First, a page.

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What is Dravet syndrome?

Dravet syndrome, also called severe myoclonic epilepsy of infancy (SMEI), is a severe form of epilepsy that appears during the first year of life, with frequent febrile seizures-fever-related seizures that, by definition, are rare beyond age five. Later, other types of seizures typically arise, including myoclonus (involuntary muscle spasms). Status epilepticus-a state of continuous seizure requiring emergency medical care-also may occur. Children with Dravet syndrome typically experience poor development of language and motor skills, hyperactivity, and difficulty relating to others.

In 30 to 80 percent of cases, Dravet syndrome is caused by defects in a gene required for the proper function of brain cells. Borderline SMEI (SMEB) and another type of infant-onset epilepsy called generalized epilepsy with febrile seizures plus (GEFS+) are caused by defects in the same gene. In GEFS+, febrile seizures may persist beyond age five.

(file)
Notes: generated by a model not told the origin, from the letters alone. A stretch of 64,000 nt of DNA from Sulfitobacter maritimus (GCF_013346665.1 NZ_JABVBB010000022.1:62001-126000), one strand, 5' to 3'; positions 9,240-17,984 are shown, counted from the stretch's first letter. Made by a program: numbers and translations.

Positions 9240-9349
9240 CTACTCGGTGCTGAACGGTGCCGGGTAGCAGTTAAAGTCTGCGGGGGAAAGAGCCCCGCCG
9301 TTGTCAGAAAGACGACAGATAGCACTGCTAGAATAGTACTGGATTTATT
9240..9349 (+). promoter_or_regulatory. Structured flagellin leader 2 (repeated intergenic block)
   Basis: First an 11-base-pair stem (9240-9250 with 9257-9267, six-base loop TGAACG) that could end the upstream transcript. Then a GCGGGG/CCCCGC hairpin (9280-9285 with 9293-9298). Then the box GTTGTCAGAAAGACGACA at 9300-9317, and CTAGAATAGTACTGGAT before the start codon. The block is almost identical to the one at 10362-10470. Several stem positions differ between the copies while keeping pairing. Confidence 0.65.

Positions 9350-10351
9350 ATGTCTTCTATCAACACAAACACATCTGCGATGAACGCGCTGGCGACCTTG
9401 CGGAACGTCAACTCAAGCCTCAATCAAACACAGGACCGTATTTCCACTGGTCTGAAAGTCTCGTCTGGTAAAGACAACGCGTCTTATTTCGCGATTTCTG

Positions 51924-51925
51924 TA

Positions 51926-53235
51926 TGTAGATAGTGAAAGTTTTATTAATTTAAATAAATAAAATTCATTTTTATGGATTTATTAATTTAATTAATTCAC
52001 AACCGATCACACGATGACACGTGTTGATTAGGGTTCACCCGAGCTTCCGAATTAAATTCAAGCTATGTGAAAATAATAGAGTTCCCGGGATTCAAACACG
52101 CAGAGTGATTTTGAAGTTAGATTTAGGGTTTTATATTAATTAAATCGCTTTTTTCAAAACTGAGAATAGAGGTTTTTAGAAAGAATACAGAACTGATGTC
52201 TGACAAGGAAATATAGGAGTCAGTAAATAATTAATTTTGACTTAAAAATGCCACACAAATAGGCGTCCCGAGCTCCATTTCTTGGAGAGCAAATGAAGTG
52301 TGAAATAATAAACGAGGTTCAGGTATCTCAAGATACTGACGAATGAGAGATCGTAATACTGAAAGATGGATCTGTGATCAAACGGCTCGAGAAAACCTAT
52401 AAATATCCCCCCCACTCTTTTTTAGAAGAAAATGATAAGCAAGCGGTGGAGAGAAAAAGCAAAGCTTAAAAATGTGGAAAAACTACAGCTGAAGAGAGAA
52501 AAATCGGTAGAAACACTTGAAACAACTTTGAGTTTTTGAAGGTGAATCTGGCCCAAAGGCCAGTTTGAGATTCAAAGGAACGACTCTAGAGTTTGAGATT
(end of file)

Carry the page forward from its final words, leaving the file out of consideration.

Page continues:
This information is based on source information from the National Institute of Neurological Disorders and Stroke.

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Important: This content reflects information from various individuals and organizations and may offer alternative or opposing points of view. It should not be used for medical advice, diagnosis or treatment. As always, you should consult with your healthcare provider about your specific health needs.